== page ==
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This is a 63 year old professional hairdresser who requested restoration of his balding scalp. He presented to my office with a history of using hair dye to camouflage his graying hair. He underwent a total of 5250 grafts which were performed in two sessions, each one year apart. The initial 3000 graft session provided restoration of his frontal hairline. The second session used 2250 grafts to enhance density in his midscalp and crown. Presented are photos taken three years following his original procedure. He opted to discontinue using hair dye following regrowth of his transplanted hair.

 

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I can't fault the result but as can be readily seen in photo #19 despite the pt's excellent hair characteristics, the density contrast between the non androgenic affected zones and the recipient area is quite apparent. This is not the fault of the surgeon but rather a inherent limitation of the strip technique. Compared to a high NW Lorenzo case with a similar number of grafts, I believe the blending of densities between these zones is generally much less noticeable.

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I can't fault the result but as can be readily seen in photo #19 despite the pt's excellent hair characteristics, the density contrast between the non androgenic affected zones and the recipient area is quite apparent. This is not the fault of the surgeon but rather a inherent limitation of the strip technique. Compared to a high NW Lorenzo case with a similar number of grafts, I believe the blending of densities between these zones is generally much less noticeable.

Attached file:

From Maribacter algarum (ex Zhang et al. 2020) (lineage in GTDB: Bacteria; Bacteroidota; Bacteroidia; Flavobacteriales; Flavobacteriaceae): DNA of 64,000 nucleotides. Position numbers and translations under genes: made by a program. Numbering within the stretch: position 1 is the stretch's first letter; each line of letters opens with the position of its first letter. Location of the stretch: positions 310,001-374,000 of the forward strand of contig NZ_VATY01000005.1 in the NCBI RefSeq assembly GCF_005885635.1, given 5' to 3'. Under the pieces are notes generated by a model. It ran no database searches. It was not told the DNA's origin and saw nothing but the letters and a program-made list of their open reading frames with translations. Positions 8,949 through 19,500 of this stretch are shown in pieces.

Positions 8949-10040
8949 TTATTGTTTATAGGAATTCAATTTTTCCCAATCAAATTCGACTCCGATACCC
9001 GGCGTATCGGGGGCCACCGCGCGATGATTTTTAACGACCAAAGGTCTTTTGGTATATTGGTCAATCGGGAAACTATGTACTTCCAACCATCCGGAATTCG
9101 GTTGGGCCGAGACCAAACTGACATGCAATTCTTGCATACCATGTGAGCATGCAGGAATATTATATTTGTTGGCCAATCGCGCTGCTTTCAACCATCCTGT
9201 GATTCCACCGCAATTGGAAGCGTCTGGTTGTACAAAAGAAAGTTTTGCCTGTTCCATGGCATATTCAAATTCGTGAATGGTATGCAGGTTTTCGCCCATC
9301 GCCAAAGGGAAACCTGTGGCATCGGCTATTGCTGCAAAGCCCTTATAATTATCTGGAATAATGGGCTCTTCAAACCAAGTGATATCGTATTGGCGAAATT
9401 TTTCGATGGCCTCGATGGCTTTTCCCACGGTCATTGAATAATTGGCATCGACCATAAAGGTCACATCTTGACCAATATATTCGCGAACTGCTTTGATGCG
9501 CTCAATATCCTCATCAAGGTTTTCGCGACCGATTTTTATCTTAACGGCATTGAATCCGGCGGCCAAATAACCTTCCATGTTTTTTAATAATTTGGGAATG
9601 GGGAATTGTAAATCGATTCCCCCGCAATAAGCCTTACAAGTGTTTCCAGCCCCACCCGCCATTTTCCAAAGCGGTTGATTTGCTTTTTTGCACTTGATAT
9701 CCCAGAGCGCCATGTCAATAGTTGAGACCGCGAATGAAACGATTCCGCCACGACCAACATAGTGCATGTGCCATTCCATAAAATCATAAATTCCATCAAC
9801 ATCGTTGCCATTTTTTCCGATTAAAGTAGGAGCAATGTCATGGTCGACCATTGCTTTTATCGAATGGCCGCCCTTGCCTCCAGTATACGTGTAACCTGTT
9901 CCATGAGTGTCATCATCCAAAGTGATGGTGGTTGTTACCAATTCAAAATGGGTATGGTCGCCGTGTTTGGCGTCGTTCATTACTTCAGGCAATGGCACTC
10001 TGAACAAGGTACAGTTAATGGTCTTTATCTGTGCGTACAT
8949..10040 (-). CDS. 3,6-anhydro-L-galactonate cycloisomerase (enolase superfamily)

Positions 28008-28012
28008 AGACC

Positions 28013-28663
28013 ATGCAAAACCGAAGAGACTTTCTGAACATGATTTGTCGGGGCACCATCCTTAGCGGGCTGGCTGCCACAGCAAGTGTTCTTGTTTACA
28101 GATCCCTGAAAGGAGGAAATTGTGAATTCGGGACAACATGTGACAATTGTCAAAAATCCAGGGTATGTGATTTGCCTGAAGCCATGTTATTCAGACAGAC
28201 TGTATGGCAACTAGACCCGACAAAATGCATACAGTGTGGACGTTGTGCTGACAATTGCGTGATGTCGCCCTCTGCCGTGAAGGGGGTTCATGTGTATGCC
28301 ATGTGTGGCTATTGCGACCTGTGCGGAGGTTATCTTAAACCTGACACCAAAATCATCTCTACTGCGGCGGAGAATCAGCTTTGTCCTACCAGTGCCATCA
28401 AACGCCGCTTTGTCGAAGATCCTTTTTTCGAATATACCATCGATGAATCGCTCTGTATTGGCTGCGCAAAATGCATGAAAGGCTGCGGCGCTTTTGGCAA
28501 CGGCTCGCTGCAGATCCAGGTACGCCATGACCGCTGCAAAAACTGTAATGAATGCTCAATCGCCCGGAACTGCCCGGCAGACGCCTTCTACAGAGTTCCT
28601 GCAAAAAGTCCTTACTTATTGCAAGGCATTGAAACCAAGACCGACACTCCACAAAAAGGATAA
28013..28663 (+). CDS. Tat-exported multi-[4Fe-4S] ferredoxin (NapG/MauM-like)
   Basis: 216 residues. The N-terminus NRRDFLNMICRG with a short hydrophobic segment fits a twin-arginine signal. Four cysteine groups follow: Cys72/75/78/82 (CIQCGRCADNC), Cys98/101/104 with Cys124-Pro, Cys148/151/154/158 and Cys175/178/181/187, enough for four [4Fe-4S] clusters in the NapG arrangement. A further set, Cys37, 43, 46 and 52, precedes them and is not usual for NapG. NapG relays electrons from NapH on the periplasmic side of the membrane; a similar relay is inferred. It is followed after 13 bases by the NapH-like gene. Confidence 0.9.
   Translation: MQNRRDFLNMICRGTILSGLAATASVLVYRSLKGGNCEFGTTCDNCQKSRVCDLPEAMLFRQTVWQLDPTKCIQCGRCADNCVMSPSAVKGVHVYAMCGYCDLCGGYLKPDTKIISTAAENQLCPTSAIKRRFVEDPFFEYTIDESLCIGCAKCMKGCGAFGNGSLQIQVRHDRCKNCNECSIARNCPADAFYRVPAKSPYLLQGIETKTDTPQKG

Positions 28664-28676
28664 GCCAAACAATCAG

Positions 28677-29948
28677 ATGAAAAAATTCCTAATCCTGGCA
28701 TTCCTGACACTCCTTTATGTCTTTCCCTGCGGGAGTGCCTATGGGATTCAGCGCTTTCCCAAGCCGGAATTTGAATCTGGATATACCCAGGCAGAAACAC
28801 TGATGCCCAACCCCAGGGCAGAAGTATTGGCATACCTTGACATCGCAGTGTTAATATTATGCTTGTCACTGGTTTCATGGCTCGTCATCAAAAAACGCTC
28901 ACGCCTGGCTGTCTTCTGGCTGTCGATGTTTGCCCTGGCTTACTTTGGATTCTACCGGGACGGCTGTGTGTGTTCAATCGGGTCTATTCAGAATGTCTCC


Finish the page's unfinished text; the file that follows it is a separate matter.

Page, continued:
You're fast establishing yourself as the most prominent Lorenzo 'shills' on this forum.

 

The only reason it looks so thick on the sides is that he has kept it grown out, probably because he likes that style. I can find you several high NW Lorenzo cases that do not look at all 'blended' either and it is because hair on the sides is kept relatively long.

4,312 FUT grafts (7,676 hairs) with Ray Konior, MD - August 2013

1,145 FUE grafts (3,152 hairs) with Ray Konior, MD - August 2018

763 FUE grafts (2,094 hairs) with Ray Konior, MD - January 2020

Proscar 1.25mg every 3rd day

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You're fast establishing yourself as the most prominent Lorenzo 'shills' on this forum.

 

The only reason it looks so thick on the sides is that he has kept it grown out, probably because he likes that style. I can find you several high NW Lorenzo cases that do not look at all 'blended' either and it is because hair on the sides is kept relatively long.

Could say the same about your fascination with Konior.